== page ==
Realistic 3D-Printed Models for Neurosurgical Training
Researchers from the University of Malaya in Malaysia, with collaboration from researchers from the University of Portsmouth and the University of Oxford in the United Kingdom, announce the creation of a cost-effective two-part model of the skull for use in practicing neurosurgical techniques. The model, produced using the latest generation of multimaterial 3D printers, is composed of a variety of materials that simulate the various consistencies and densities of human tissues encountered during neurosurgery. Details on the model are provided in "Utility of multimaterial 3D printers in creating models with pathological entities to enhance the training experience of neurosurgeons. Technical note." By Vicknes Waran, F.R.C.S.(Neurosurgery), Vairavan Narayanan, F.R.C.S.(Neurosurgery), M.Surg., Ravindran Karuppiah, M.Surg., Sarah L. F. Owen, D.Phil., and Tipu Aziz, F.Med.Sci., published today online, ahead of print, in the Journal of Neurosurgery.
Neurosurgery is a difficult discipline to master. Trainees may spend as many as 10 years after graduation from medical school developing and honing their surgical skills before they can be designated as proficient in their specialty. The greater the number and variety of neurosurgical training sessions, the better the training experience. However, the authors point out that it is difficult to find suitable simulation models that offer accuracy and realism for neurosurgical training while keeping training costs down.
Three-dimensional printers have been used to create models of normal and pathological human tissues and organs for physician training and patient instruction for some time. Until recently, however, only one material could be used in the creation of models. While useful for display purposes, one-material models have little value for hands-on training. With the advent of multimaterial 3D printers, the sophistication and versatility of the new models that could be created increased substantially, but so did their price.
Waran and colleagues tell us that this situation is now changing. They state that the newest generation of multimaterial 3D printers can aid neurosurgical training by creating models that simulate different diseases in a variety of body tissues, and they can do this in a cost-effective manner.
With the aid of an Objet500 Connex™ multimaterial 3D printer (Stratasys, Ltd.), researchers at the University of Malaya created a two-part model that can simulate pathological conditions in actual patients. The base piece of the model (the "head") consists of one material. It has human features (a "face") and the natural contours of a human skull. This piece is used to train the novice in neuronavigation techniques and can be reused again and again. The second part of the model defines the region in which simulated surgery is performed. This piece contains several different materials, which separately simulate skin, bone, dura mater, tumor, and normal brain tissue. The second piece fits into a slot in the base piece; this multi-textured piece can only be used once and is discarded after the practice session. Fortunately, it is easy to reproduce a steady stream of new pieces.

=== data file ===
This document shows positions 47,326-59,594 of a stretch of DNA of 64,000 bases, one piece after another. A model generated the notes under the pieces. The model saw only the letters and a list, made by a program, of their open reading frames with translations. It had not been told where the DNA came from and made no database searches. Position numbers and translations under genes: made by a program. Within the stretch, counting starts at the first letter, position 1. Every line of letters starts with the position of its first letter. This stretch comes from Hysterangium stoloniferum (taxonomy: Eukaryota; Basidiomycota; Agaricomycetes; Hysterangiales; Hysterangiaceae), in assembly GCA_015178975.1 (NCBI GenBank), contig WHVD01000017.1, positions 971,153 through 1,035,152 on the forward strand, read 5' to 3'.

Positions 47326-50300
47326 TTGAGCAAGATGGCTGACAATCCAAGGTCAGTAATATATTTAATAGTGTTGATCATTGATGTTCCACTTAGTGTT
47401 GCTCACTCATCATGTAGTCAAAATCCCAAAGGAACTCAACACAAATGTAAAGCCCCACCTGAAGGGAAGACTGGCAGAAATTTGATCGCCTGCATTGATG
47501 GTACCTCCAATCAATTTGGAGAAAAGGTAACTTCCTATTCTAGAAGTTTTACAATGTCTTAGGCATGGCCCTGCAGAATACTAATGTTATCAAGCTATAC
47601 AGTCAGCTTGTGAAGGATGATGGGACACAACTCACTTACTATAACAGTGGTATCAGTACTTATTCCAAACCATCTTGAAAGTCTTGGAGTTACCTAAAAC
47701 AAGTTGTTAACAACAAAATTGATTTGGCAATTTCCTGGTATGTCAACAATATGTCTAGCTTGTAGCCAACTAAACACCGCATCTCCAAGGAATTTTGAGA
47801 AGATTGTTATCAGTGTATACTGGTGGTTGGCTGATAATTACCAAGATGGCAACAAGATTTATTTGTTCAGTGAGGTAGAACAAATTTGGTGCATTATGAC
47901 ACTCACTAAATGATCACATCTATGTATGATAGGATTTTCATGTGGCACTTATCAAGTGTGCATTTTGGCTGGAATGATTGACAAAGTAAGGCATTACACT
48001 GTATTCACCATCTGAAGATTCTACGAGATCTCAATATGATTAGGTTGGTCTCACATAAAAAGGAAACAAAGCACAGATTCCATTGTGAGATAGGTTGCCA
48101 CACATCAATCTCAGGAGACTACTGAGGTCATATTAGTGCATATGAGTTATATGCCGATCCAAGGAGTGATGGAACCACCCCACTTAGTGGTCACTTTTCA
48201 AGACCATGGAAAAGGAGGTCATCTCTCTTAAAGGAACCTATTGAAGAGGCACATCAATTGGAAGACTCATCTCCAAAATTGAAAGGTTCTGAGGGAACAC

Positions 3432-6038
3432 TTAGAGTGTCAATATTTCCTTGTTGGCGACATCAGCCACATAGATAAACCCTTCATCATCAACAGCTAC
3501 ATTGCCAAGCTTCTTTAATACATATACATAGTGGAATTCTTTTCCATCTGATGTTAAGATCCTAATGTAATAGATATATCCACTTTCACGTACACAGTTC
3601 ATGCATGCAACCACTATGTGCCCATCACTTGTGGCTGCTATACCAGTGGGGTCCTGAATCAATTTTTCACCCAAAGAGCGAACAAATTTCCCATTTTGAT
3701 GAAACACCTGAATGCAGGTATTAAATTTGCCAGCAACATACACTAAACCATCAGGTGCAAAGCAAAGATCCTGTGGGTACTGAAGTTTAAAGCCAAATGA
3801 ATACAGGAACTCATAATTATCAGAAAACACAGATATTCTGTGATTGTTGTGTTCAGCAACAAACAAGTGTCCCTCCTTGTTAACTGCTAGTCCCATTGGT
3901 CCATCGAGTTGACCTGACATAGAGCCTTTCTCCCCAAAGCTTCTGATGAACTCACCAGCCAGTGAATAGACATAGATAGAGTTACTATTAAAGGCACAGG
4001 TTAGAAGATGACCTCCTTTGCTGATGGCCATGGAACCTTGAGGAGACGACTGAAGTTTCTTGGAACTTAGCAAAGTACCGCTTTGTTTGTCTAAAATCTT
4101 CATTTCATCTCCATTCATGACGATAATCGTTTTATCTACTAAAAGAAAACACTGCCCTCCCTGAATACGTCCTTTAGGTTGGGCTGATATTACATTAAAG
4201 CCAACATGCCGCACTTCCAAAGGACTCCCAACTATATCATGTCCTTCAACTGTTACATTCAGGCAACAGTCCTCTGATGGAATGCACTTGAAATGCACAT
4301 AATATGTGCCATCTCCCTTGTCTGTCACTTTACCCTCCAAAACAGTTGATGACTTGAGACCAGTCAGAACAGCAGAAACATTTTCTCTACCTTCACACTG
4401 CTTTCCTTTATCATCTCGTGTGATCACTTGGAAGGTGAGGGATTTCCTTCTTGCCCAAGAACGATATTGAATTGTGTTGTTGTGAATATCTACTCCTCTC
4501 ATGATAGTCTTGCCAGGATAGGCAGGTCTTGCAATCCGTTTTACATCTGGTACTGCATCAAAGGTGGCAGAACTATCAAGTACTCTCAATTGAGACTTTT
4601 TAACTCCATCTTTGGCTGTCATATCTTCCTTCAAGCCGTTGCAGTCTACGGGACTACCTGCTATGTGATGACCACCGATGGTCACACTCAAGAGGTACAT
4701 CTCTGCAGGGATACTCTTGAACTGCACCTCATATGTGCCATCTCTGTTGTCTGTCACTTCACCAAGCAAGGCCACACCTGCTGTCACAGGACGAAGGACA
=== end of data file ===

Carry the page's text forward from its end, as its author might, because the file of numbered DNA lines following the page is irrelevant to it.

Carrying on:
To make the training session valuable, the trainee must be able to see, feel, and even hear different "tissue" responses to surgical instruments and techniques during simulation surgery. The researchers tell us that the "skin" is designed to be pliable enough to be cut by a scalpel and repaired by sutures, yet sturdy enough to be held by a retractor; the "bone" has to be hard enough for the trainee to obtain experience using bone perforators and cutters; the "dura mater" must be thin and pliable—just like the real thing. The consistency and color of the "tumor" differ from those of the "brain" to simulate actual tissues. The researchers made the "tumor" softer than the "brain" and colored it orange, whereas they colored the brain light yellow.
To test the quality of the model produced by the printer and to make minor adjustments, the researchers from Malaysia were aided by other researchers from the UK. Three neurosurgeons and one expert in surgical simulations performed simulated surgery and assessed the model's "tissue" components. All parts received ratings of "fair" or "good," with most rated "good."
The usefulness of the model in training neuronavigation techniques was also assessed. Since the two-part model was based on data from a real patient, it was no surprise that "neuroimaging" was rated "excellent" by the evaluating team. Two navigation systems were used, and in both cases "registration was accurate and planning possible."
Waran and colleagues state that the reusable base piece of the model costs approximately US $2000 to fabricate and the disposable inset costs US $600. This makes these training models affordable. In addition, model designs are based on actual patient data, providing limitless variety.
The authors note that "as 3D printer technology improves, these machines will provide the possibility for newer, more complex models to be created, allowing an improved training experience." According to Dr. Vicknes Waran, first author of the paper, "3D models of the future may allow the possibility to perform entire operations from start to finish, making for a realistic simulator" to be used in neurosurgical training.
The authors are very grateful for the support they received from the University of Malaya for this study.
For more information, visit Journal of Neurosurgery Publishing Group.